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By Robert Guy Matthews and Robert Guy Matthews,SUN STAFF | January 27, 1996
Black members of the Baltimore City Council met secretly yesterday at a suburban hotel despite public outrage that their white colleagues were barred from attending the event.At least five of the 10 black council members and a handful of city officials, including Housing Commissioner Daniel P. Henson III, attended the event at the Timonium Holiday Inn.The Hyatt Regency hotel downtown abruptly backed out as host Thursday. Holiday Inn officials said the council'sAfrican-American Coalition, which includes all 10 black members, told the hotel staff not to make it public that the group was there.
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NEWS
By Chris Guy and Chris Guy,SUN STAFF | July 19, 2004
CAMBRIDGE -- For civil rights leaders, last week's municipal election was a landmark in the often-troubled racial history of this Eastern Shore community of 11,000 -- a ballot box coup that for the first time brings a three-member African-American majority to the city council. Such an outcome might have seemed unimaginable in 1967 when National Guardsmen patrolled the streets and the heart of the city's black community was set ablaze. But many leaders, black and white, say the shift in political winds is just one element of a growing economic and cultural boom in the Choptank River town that for generations has been among the state's poorest.
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NEWS
By Robert Guy Matthews and Robert Guy Matthews,SUN STAFF | December 10, 1995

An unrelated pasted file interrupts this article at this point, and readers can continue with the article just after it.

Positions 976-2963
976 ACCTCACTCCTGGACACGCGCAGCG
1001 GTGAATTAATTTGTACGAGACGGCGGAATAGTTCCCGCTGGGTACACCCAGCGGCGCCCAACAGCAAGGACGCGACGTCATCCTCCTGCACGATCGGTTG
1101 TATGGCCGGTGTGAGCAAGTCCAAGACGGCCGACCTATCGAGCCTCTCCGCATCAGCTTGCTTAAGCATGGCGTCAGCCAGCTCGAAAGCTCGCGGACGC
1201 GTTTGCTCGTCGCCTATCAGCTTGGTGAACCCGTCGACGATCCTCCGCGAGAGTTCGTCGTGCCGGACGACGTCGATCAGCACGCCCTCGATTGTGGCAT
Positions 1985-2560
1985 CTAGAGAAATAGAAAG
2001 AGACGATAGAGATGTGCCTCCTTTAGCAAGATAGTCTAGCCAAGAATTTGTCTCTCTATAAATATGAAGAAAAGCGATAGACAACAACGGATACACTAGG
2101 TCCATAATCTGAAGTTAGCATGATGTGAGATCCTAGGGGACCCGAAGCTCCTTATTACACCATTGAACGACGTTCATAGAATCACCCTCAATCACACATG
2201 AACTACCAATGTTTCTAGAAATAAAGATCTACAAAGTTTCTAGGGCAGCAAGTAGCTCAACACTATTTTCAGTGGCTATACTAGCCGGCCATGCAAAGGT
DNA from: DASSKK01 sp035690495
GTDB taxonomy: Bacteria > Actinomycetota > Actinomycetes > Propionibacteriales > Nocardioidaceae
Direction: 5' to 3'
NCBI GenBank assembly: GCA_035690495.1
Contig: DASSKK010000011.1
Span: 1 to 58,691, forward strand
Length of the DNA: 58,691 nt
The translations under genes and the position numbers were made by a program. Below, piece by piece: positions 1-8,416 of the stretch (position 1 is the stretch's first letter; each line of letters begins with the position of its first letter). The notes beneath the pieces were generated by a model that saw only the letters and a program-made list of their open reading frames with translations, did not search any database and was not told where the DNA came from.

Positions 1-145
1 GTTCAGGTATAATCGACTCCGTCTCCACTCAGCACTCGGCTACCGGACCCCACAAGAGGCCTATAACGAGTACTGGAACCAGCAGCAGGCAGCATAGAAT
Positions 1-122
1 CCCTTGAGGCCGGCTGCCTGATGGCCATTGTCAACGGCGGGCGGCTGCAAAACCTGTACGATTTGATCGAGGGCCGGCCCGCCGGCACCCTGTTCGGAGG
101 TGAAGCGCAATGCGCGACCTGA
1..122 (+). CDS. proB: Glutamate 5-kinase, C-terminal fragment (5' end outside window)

As a new Baltimore City Council takes office with a black majority for the first time in history, council members are hailing the change as a giant step toward better representation for African-Americans in a predominantly black city.But now, the question percolating in the background is whether this new council should signal the end of the African-American Coalition -- a group of black council members formed in 1988 to strengthen themselves in a largely white council.For the most part, the issue has divided the 19 council members into two camps:White members who believe the coalition should go but don't push the issue for fear of being labeled racist.
NEWS
By Andrew A. Green and Andrew A. Green,SUN STAFF | December 3, 2002
James T. Smith Jr. took the oath of office as Baltimore County executive yesterday, promising a fiscally responsible government dedicated to improved education, revitalization of older communities and better communication with residents. The county's other elected officials also were sworn in at the ceremony, including Kenneth N. Oliver, the first African-American to win a seat on the County Council. Oliver's voice broke with emotion several times in his speech commemorating the milestone.
NEWS
By Thomas W. Waldron and Patrick Gilbert and Thomas W. Waldron and Patrick Gilbert,Evening Sun Staff | June 28, 1991
A white Republican and a black Democrat have filed suit challenging the plan to redistrict the Baltimore City Council.The suit was filed yesterday in U.S. District Court by Ross Z. Pierpont, who has frequently run as a GOP candidate for various political offices, and Aaron Wilkes, 23, a college student. The suit contends that black voting strength is diluted by the redistricting plan and that it would illegally split up areas of the city linked by tradition or geography.The City Council approved the redistricting plan on March 22 after a week of emotional debate, tense negotiations and back-room deals.
NEWS
September 14, 1991
Years from now, Thursday's primary is likely to be seen as a watershed election in the city. Although only three of the 16 City Council incumbents seeking re-election were defeated, the political dynamics clearly have started to change.The days of old-time machine domination are over in the First District, where six-termer Dominic Mimi DiPietro and five-termer John A. Schaefer were soundly routed by rookies.Results in the Third District make it clear that a black council representative is an inevitability sooner rather than later, even though three white males managed to get elected this time.
NEWS
By Robert Guy Matthews and Robert Guy Matthews,SUN STAFF | January 26, 1996